'SifiT 1 BF 4 Cqr onf L/m/f/n Currenf ffl'a Res/slog /8 5w. T '52 C C Power '5 Assembly p/iflbr Amplifier i 12v +/2v -/2v '30 26 v A 1 A 7( Flushing Signal Exferna/ Confro/ Line I G A P ,r
4 Condition nsiflbily Detector V +l2V 3/ W 1 Electrode (JO I; Confra/ AC ,6 +5V War/(piece I Sysfem Com. MOI/7 l .HOOV AC Power I l2 3Z Servo Hg. 2 Power Amplifier Curran,
L'mifing Currant Resisfors Switches Pas.
Power Supply Pas/live GA P Cond/fion Defecfor Input PATENTwucv 22 mm Buffer and /n ferface Amplifiers 6 CD Power Supply Adjustable 0 I I Delay I One -$ha/ C Mu/iivibrafor J. To Relay Driving Amp/.
7'0 L E D and Relay Driving Amplifiers SHEH 3 U 4 Fig. 3a
I A r b/e Gating lus a One-Shel circa, Mu/fivibrafor Delay Mull/vibrator Fig 4a 1 GAP CONDITION DETECTOR CIRCUIT when a preselected work gap current is exceeded.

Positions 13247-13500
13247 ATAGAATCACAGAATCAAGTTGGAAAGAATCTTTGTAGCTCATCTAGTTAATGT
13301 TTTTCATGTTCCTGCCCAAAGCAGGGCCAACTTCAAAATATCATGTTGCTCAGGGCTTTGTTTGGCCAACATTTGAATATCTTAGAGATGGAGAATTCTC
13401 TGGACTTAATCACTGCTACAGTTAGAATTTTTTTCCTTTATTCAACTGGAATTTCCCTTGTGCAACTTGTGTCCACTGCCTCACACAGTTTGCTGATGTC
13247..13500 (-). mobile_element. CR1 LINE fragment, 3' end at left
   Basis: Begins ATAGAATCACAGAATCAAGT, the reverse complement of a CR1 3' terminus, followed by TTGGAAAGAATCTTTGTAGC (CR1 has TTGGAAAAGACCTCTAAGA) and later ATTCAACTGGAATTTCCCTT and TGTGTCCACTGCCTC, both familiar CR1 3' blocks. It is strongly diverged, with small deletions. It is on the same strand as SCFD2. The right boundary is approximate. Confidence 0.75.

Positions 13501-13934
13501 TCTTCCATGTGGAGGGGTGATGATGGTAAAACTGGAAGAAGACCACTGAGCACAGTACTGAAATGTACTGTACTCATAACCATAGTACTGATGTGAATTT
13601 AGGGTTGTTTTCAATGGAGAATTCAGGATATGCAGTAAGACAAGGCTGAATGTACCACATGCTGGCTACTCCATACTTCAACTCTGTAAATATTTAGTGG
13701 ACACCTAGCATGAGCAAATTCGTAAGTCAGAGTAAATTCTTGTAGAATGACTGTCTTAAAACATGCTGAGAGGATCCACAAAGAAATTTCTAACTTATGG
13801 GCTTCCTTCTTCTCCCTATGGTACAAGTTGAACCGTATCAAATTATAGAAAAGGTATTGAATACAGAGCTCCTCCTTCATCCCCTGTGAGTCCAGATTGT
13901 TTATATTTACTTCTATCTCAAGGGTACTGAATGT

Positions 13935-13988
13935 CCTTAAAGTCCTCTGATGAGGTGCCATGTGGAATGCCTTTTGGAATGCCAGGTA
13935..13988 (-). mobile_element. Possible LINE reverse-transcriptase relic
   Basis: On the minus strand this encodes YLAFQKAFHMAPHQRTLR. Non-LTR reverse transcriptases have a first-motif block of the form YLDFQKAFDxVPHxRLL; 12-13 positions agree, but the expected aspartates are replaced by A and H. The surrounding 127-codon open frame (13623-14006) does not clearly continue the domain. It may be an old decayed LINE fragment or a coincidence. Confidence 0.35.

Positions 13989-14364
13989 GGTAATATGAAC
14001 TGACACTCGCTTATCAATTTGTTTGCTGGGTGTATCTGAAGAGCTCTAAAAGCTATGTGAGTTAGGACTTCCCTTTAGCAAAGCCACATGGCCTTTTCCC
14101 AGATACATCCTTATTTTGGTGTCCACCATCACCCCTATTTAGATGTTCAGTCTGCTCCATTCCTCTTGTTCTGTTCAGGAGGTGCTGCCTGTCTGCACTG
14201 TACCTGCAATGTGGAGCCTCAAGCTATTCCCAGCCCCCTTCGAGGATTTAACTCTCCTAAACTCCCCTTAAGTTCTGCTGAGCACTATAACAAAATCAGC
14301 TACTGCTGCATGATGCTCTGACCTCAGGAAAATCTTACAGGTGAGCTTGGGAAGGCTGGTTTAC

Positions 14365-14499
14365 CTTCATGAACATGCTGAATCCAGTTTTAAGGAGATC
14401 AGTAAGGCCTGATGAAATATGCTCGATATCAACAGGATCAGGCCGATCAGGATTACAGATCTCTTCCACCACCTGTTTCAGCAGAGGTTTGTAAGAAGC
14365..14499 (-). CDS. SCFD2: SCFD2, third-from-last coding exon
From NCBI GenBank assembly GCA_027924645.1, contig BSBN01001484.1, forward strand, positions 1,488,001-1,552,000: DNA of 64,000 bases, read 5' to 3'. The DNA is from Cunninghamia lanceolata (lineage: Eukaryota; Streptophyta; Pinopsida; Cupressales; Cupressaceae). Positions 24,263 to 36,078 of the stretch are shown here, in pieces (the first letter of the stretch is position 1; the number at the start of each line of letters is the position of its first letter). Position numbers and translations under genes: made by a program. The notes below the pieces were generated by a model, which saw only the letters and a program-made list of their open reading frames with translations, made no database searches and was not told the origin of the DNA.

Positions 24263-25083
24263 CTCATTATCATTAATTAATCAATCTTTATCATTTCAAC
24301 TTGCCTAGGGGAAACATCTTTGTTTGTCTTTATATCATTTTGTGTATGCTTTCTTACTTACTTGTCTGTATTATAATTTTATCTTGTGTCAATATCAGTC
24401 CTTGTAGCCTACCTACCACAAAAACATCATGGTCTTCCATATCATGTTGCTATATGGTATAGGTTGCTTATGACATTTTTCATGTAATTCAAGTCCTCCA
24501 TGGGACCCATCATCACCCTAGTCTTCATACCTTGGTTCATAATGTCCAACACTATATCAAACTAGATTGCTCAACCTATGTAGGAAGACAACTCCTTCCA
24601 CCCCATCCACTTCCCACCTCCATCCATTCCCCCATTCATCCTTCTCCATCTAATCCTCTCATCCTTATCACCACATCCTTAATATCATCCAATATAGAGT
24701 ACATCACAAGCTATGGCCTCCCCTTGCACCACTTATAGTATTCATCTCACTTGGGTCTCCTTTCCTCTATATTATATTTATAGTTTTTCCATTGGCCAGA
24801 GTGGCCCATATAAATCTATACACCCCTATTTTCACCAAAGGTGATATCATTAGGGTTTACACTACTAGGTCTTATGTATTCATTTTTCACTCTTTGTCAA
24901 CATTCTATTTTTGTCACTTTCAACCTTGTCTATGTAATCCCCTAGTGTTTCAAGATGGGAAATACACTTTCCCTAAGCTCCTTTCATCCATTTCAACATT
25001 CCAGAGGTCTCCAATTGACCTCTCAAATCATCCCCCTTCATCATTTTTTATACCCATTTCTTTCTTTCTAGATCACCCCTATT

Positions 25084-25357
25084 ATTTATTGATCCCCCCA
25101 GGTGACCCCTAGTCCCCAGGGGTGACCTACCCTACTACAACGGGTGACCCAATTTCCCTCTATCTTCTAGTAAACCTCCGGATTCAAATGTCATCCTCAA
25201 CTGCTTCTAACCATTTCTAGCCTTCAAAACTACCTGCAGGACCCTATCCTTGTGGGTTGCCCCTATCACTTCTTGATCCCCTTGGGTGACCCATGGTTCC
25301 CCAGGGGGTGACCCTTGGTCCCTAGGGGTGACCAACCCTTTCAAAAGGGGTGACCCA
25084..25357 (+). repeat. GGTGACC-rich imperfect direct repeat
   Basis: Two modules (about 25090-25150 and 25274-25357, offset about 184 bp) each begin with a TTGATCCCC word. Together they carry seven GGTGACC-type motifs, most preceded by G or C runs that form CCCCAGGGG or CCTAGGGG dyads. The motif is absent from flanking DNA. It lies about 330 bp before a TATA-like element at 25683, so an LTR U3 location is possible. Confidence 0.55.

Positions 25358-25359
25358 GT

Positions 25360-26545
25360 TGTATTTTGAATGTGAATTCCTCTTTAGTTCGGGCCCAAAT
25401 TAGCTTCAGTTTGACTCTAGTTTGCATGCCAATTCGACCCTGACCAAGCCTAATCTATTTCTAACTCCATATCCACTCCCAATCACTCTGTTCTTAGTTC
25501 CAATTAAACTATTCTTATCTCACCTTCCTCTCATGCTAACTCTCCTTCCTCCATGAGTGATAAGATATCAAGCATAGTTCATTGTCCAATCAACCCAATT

It is well known that arcs or excessive currents in EDM are often harmful to the workpiece, the electrode, or both. As such, various arrangements have been proposed to prevent or control such arcing or high current conditions at the work gap. One of the more common arrangements provides automatic withdrawal or retraction of the work electrode by way of a servo when adverse gapconditions are sensed. However, under many conditions, the arc is not extinguished, but rather, is pulled along with the electrode as it is retracted. This is particularly true when high energy density is employed in the machining process. Other devices have been proposed for use in conjunction with the electrode servo or feed mechanism which immediately interrupt the current to the electrode when arcing or a tendency to are at the gap is detected. Such conventional devices, however, have met with only marginal success due to the fact that they are over sensitive and often interrupt the current unnecessarily, greatly reducing the efficiency of the entire system.